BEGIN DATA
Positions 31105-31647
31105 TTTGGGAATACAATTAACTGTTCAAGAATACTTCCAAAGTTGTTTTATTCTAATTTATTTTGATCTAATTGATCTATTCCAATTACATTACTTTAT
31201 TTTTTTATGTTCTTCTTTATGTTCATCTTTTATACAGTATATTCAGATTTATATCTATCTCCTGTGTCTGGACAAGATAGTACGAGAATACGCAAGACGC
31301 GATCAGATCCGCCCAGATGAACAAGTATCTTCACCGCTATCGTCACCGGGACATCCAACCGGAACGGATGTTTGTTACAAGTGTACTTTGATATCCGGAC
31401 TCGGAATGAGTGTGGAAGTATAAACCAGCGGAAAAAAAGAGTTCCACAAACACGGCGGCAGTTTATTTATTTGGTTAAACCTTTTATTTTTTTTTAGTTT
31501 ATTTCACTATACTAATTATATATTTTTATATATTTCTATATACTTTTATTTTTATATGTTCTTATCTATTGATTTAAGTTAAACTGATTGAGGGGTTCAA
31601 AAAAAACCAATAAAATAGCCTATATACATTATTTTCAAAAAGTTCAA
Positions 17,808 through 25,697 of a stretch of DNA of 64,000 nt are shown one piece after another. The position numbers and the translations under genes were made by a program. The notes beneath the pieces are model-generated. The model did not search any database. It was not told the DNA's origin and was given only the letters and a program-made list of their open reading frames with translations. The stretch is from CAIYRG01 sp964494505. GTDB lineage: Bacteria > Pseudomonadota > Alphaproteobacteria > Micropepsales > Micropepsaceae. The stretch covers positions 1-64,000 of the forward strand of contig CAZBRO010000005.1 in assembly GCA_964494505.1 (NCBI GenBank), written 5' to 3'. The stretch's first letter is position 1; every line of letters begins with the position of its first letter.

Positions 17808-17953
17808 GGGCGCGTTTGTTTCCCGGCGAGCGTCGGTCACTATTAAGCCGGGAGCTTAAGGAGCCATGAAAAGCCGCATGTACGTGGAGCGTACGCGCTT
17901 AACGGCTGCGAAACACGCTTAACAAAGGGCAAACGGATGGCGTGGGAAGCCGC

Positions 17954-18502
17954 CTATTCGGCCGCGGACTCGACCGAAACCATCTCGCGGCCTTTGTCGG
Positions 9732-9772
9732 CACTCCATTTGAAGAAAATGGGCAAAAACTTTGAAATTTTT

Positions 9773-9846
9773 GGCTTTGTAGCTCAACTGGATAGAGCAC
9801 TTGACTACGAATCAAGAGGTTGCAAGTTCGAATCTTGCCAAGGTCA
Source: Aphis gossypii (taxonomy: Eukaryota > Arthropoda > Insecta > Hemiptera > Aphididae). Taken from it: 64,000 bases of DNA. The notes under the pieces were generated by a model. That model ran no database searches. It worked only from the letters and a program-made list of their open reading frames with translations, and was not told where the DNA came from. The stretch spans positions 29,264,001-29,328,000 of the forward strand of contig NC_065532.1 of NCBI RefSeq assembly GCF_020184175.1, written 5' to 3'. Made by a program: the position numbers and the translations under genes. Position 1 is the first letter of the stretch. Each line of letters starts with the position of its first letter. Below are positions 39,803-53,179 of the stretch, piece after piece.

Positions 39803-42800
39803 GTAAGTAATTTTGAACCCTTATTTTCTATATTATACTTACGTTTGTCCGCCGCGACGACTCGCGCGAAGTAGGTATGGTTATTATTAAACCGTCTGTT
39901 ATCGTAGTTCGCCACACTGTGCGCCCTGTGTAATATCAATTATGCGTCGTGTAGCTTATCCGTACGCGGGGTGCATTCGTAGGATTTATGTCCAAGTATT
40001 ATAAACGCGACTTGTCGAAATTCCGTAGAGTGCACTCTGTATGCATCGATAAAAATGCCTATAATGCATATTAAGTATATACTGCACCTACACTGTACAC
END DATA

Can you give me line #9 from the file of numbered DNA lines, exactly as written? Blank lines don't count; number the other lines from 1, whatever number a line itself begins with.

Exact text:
Positions 17808-17953